Brazilian Blowout and Formaldehyde

Brazilian Blowout formaldehyde methylene glycolHaving no reason to do my hair since I’m in lab all day Having naturally straight hair, I don’t usually pay attention to trendy methods of hair-straightening.  Until yesterday, that is, when a colleague pointed out a Fashionista article to me about the “Brazilian Blowout.” For those of you who don’t know what this Blowout is (like me about 24 hours ago), it’s a “keratin treatment” popular with celebrities that will give you “smooth, healthy, frizz-free hair with radiant shine!”

Currently the Brazilian Blowout is under intense scrutiny because OSHAOccupational Safety and Health Administration and Health Canada recently found levels of formaldehyde up to 12% in the Brazilian Blowout hair product.  This is 60 times the recommended “safe” levels of formaldehyde for hair products (0.2%).  Brazilian Blowout (the company), however, claims that their product doesn’t contain formaldehyde.  They’ve been in a back-and-forth exchange with OSHA, and one of their rebuttals to the health and safety officials is particularly funny.

Brazilian Blowout claimed that OSHA’s reports were unreliable because they tested for methylene glycol, not formaldehdye.  Now for those of you who don’t know chemistry nomenclature, methylene glycol is basically just another name for formaldehyde.  If Brazilian Blowout puts “methylene glycol” into their hair product solution, then, yes, their formula contains formaldehyde.  (You’d think Brazilian Blowout would have had their lawyers/scientists check on that before they blew up at OSHA… or before they marketed their product as “Formaldehyde Free”).

The news media is having a tough time with this concept.  Says the Fashionista article author:

I decided to consult an expert. I spoke to a PhD organic chemist with more than 20 years of experience in the pharmaceutical industry about the chemical properties of formaldehyde. After an informative lesson on carbonyl structure, he said, “The long and short of it is that methylene glycol equals formaldehyde, period, get over it, done, move on.”

Unless you’ve taken/understood organic chemistry, it probably won’t be immediately obvious why methylene glycol = formaldehyde.  You see, methylene glycol is really just the name for formaldehyde dissolved in water.  Here’s an explanation that takes into account chemistry terms that most people are familiar with (even if they don’t realize it).

antifreeze ethylene glycol formaldehydeYou’ve probably heard of ethylene glycol. It’s antifreeze, like what you might put in your car.  If you look at its chemical structure, you will see two “OH” groups attached to carbons.  Whenever you have two OH groups like that, you can call the molecule a “glycol”.  In organic chemistry naming, the prefix “eth” always indicates that there are two carbons in whatever molecule or section of a molecule that is being named.  In this case, the name “ethylene” reflects the fact that there are a total of two carbons in the molecule.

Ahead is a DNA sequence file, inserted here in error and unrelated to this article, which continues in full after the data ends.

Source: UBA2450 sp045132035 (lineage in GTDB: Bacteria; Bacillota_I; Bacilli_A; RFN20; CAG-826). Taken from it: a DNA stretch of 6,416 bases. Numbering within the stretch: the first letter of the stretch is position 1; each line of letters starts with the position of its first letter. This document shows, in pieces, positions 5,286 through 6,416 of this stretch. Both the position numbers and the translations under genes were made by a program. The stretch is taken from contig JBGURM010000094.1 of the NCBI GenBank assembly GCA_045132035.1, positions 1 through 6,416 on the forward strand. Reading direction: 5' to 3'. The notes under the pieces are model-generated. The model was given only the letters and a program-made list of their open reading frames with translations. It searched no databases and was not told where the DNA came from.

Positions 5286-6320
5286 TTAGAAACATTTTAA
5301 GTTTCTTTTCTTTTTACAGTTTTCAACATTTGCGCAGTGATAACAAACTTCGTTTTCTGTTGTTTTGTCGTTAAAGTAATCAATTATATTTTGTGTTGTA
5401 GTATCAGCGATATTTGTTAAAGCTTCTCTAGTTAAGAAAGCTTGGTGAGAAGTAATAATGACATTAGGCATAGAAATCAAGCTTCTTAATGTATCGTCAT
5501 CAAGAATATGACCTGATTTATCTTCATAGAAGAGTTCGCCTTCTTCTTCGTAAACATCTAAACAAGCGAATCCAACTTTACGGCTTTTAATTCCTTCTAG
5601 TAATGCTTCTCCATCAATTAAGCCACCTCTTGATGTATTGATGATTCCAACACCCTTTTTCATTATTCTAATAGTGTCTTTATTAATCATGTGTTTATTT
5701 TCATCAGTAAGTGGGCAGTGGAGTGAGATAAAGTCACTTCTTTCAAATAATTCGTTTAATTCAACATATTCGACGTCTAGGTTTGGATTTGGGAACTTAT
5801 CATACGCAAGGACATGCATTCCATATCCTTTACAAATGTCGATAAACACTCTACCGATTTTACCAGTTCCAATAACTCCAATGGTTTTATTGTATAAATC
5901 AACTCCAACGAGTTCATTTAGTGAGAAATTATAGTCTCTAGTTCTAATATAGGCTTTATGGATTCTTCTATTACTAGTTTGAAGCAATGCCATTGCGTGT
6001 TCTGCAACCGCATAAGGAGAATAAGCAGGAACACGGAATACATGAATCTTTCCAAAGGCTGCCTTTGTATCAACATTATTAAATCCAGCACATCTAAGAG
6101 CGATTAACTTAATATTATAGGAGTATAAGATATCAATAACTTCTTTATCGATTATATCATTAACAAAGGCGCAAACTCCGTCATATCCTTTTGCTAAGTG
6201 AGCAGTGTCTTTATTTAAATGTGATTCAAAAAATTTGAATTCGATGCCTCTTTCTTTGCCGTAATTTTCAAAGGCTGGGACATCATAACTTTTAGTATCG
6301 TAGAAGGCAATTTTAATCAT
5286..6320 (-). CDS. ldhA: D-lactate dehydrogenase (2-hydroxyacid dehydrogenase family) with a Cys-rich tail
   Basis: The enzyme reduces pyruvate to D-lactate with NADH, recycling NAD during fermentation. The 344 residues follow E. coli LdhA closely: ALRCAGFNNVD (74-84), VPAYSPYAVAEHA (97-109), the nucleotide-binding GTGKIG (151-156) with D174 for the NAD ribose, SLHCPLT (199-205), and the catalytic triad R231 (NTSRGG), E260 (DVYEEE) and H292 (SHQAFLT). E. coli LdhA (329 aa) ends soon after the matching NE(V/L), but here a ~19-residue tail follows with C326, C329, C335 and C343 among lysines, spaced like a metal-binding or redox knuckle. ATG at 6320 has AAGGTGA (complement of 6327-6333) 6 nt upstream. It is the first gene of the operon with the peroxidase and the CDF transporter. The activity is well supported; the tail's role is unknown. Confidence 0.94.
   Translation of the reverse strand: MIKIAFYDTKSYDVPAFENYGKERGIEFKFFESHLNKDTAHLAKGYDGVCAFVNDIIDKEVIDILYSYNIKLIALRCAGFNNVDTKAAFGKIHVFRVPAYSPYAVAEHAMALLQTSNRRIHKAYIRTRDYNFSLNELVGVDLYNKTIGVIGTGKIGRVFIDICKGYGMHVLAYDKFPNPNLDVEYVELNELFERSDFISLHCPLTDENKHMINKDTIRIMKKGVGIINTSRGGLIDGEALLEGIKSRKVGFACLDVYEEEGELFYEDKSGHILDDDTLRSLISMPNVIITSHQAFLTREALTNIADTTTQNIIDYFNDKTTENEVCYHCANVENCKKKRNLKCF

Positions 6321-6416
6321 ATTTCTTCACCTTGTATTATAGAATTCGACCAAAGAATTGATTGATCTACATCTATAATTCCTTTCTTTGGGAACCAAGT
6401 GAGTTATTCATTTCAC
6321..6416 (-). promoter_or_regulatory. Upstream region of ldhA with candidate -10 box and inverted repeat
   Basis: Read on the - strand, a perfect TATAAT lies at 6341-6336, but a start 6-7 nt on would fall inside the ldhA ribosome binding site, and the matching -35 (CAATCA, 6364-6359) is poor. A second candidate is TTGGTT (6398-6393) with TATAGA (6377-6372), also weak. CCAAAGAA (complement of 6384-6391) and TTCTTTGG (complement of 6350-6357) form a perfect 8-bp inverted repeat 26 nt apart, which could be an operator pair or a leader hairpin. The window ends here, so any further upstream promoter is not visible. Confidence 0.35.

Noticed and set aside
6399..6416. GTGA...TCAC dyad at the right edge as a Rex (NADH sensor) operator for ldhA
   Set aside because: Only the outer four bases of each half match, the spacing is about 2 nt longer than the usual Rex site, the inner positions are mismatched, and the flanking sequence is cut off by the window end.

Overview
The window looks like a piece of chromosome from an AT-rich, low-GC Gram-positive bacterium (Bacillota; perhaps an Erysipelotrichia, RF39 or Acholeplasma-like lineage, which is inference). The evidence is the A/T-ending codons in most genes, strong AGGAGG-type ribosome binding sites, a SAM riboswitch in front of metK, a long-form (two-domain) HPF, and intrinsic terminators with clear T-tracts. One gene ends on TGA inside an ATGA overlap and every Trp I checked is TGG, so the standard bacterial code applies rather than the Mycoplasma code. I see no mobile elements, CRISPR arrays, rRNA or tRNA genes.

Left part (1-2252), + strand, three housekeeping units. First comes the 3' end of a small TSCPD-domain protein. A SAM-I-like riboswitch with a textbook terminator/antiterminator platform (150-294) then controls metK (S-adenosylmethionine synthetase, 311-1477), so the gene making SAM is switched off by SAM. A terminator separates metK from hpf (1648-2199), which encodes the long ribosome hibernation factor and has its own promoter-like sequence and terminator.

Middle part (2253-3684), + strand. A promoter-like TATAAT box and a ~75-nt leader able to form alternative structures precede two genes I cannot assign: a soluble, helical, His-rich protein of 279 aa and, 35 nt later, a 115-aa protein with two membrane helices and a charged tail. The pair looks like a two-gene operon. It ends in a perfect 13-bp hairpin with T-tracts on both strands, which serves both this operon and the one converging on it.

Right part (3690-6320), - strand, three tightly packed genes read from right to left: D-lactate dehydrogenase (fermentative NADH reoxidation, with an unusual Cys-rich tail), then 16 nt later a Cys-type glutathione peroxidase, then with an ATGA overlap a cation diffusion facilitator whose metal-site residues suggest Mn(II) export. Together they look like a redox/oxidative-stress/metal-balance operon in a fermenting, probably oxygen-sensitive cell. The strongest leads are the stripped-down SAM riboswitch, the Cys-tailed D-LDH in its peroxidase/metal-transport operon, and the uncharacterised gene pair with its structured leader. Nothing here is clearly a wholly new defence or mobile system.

methane greenhouse gas cowsYou’ve also certainly heard of methane.  It’s a greenhouse gas, cows are major producers, etc. If you look at methane’s chemical structure, you’ll notice that there is only one carbon.  The prefix “meth” is always used in organic chemistry to indicates that there is just one carbon in the molecule or section of a molecule. (The street drug “meth” has its nickname derived from a particular portion of the drug molecule that consists of a single carbon.)

So, if we take the prefix “meth” and the word “glycol” and try to turn it into a structure like ethylene glycol but with only one carbon, it would have to look like this:

methylene glycol formaldehyde

Finally, let’s look at formaldehyde.  Formaldehyde’s structure is shown below, but the instant you mix it with water, it combines with water to make methylene glycol. Water is colored red in the scheme below so you can see where the atoms from water stick onto the formaldehyde.  Importantly, the reverse reaction happens really easily too, in which methylene glycol turns into formaldehyde (+water).  Individual molecules of formaldehyde quickly turn into methylene glycol, but then quickly turn back into formaldehyde, then back into methylene glycol, and back and forth forever.  Methylene glycol can be called the “hydrate” of formaldehyde.  Like it sounds, a hydrate is basically a molecule’s structure when it has “soaked up” water.  Since water is everywhere (including hair products, the air, and our bodies), a test for methylene glycol means the same thing as a test for formaldehyde.